Like the swallows that return each spring to the Mission San Juan Capistrano in California, David Dreyfoos jumps on a plane and travels to Indy to oversee “Spotlight,” an annual benefit for the Indiana Aids Fund, a program of The Health Foundation of Greater Indianapolis. Held 23 times, this year’s “Deborah J. Simon Spotlight ,” will take place Monday, April 24 at 7:30 a.m. at Clowes Memorial Hall on the campus of Butler University.
Dreyfoos, who serves as producing director of “Spotlight 2017,” which showcases performing artists and arts organizations, has participated in the event each year it has been presented, except for 2015, when he had foot surgery. Currently Dreyfoos lives in Connecticut where he is associate producer/director of production at Westport Country Playhouse. Dreyfoos, who once worked for the Indiana Repertory Theatre, met Spotlight’s artistic director and co founder David Hochoy in 1992. Dreyfoos was the stage manager and Hochoy the choreographer for “Yerma” a play directed by then IRT artistic director Libby Appel, another “Spotlight” co-founder.
About Dreyfoos, who has become a close friend, Hochoy says “He has been invaluable in streamlining the show into it’s current format. David is a master of putting the show together and attending to all of the intricate details necessary to make it run smoothly. He is the very necessary “boss” in the theatre. He really cares deeply about the cause, and about our community. Every year he donates his time, travel and accommodation just to do the performance. It’s a remarkably generous and selfless act. I’m delighted each year that I get to see David and spend time with him, even if only for a few hours. We are doing something that we truly love and believe in.
Recently I spoke by phone with Dreyfoos from his home in Norwalk, Connecticut where he was making final preparations for his annual trek to Indy for a cause he has dedicated himself to.
Why did you become involved in “Spotlight?”
I lost a lot of friends to AIDS. When “Spotlight” started it brought the community together. It was a time when the community needed it. David Hochoy needed to do it. We all needed to make a stand in Indianapolis and say ‘we are here to fight this terrible disease, we want to support it in every way and the arts are a way to do that.’ It just galvanized the community. You could just see the need for this particular evening. It’s a way to celebrate the people who have succumbed to AIDS. It’s a a way to celebrate the people who are surviving with AIDS. It’s a way to keep the energy moving and keep the money flowing into the Indiana AIDS Fund. It has just been a remarkable experience all the way around. I love Indy so much and that’s why I do this. I just have such deep roots there, deep friendships and we have been part of this for such a long time.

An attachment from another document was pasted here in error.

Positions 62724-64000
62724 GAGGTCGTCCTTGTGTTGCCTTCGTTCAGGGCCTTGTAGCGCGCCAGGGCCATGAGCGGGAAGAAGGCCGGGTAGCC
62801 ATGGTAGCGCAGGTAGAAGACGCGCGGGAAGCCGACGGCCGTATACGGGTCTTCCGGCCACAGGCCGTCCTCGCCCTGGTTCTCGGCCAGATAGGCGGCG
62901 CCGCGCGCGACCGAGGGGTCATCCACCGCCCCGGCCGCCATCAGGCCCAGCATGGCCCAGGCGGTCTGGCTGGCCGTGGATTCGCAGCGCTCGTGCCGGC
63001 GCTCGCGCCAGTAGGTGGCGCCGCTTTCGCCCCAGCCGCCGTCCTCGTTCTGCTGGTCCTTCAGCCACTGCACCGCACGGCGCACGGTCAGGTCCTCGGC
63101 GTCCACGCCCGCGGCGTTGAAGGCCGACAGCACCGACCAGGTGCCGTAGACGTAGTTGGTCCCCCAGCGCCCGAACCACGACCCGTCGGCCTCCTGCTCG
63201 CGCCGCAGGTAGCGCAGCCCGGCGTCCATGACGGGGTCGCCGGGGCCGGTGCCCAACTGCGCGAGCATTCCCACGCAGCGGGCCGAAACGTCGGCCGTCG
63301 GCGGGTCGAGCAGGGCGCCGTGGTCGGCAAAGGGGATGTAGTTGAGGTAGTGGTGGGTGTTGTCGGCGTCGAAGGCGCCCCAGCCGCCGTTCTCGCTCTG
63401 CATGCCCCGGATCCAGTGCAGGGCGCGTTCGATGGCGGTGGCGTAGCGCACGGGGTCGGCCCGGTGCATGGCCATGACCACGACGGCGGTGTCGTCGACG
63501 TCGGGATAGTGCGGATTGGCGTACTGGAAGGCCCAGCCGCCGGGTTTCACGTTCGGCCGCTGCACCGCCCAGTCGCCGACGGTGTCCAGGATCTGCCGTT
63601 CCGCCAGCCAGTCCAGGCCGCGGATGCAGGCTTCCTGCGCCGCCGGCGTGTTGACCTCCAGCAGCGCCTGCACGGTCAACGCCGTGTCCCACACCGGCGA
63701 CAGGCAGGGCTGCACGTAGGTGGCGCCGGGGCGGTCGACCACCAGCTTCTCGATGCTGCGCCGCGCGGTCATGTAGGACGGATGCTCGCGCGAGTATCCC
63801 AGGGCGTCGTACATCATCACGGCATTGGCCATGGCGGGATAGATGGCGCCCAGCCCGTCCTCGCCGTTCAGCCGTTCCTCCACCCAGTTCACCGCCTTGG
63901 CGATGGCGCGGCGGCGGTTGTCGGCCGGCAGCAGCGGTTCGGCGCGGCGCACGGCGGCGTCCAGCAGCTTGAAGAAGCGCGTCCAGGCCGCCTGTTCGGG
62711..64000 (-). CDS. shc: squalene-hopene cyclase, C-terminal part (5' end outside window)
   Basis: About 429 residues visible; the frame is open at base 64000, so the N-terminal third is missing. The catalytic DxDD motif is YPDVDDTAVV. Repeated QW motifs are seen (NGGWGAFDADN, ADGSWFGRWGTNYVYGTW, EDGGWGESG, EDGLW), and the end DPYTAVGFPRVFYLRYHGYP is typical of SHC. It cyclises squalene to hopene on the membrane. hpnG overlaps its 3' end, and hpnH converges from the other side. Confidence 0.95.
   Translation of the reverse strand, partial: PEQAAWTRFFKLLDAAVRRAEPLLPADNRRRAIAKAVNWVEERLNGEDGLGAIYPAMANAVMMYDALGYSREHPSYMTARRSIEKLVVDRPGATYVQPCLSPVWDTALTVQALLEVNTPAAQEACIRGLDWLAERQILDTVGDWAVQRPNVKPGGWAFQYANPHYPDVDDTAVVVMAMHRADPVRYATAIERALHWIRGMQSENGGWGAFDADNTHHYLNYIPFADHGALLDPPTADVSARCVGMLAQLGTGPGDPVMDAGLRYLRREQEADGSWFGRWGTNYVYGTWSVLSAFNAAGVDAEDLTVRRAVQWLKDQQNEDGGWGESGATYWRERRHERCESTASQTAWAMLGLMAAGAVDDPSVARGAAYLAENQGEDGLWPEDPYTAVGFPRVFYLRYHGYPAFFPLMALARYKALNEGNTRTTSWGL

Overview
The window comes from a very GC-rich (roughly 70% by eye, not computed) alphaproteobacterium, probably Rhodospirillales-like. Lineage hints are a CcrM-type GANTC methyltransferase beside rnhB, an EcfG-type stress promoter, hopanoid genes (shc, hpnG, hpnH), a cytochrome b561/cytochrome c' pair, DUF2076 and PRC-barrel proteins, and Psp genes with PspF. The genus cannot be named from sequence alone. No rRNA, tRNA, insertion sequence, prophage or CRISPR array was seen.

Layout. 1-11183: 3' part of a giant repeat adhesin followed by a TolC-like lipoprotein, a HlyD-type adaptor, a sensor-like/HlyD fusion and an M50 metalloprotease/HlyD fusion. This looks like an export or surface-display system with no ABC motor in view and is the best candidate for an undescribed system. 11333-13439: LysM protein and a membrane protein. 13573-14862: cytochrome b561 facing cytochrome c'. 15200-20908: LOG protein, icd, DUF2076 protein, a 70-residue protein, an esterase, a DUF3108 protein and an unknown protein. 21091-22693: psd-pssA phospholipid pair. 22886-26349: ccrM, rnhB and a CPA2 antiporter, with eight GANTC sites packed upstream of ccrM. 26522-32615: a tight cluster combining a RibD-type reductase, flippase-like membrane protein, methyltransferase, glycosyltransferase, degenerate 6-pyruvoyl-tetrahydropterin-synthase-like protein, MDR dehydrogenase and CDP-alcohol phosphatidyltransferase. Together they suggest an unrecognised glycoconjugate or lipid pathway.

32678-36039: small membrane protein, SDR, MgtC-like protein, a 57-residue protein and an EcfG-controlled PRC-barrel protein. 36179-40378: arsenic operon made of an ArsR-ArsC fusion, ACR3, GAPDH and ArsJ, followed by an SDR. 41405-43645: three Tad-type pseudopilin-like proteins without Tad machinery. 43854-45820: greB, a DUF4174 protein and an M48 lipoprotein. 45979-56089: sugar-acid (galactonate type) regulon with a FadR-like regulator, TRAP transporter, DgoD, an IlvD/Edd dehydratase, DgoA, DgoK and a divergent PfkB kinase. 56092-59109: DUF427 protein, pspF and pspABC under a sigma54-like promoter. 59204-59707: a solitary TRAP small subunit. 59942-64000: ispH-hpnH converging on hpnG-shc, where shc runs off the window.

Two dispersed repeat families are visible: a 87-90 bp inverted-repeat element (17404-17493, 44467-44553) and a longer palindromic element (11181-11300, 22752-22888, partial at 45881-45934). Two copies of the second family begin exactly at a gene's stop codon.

It’s also a way to spotlight the arts, right?
That’s exactly right. But in some ways that is kind of secondary to the cause. The reality is that no one is trying to promote their own theater company, their own dance company, there own self interest. They are there for the cause and they are there to be part of it. We’ve got the ISO and the Indianapolis Children’s Choir. We have almost every theatre company in Indianapolis. We have all the dance companies. It gotten so big that we can no longer have every single arts organization as part of the evening each year because if every arts organization was represented in the show, it would be three or four hours long. That is why we alternate groups from year to year. There are so many people who want to participate in it. “Spotlight” reflects the richness of what Indianapolis has to offer and that is what is so remarkable.
Is producing and directing the show routine for you?
Actually, it is different every single year. We always have new organizations who want to be part of it so sometimes you have something you really weren’t anticipating and you try to accommodate. What I love about that is it keeps us on our toes and nothing feels like it is just by rote. You are actually thinking through a show every year in a different kind of way. Yes, there are certain elements that are the same every year. We know we start the show with the ISO. When we have the Children’s Choir, we know we want to put them on early in the show. When we want acts close to the audience, we put them on the pit. It’s really a big jigsaw puzzle.
Describe your friendship with David Hochoy?
David is my dearest friend in the world. I think he is the true artist. He is constantly creating and never repeats himself and is always able to find something brand new in the world and and include something of himself in everything he does. It has been absolutely amazing how he has made that Dance Kaleidoscope his own. He changed the company. He stretched the company. He gave them something new to look at. He gave them new thoughts to look at. He has been able to attract really remarkable talent continuously throughout his years with DK and has has brought a wonderful vision for this modern dance company to the people of Indianapolis. I think Indianapolis is very, very fortunate to have that kind of company in their midst along with all the other amazing dance and theatre companies there. It’s a wonderful thing. David and I talk to each other at least once a week. We have never been out of touch. He is my best friend.
For tickets and information about the “Deborah J. Simon Spotlight” call the Butler Arts Center ticket office at 317-944-6444 or visit butlerartscenter.org.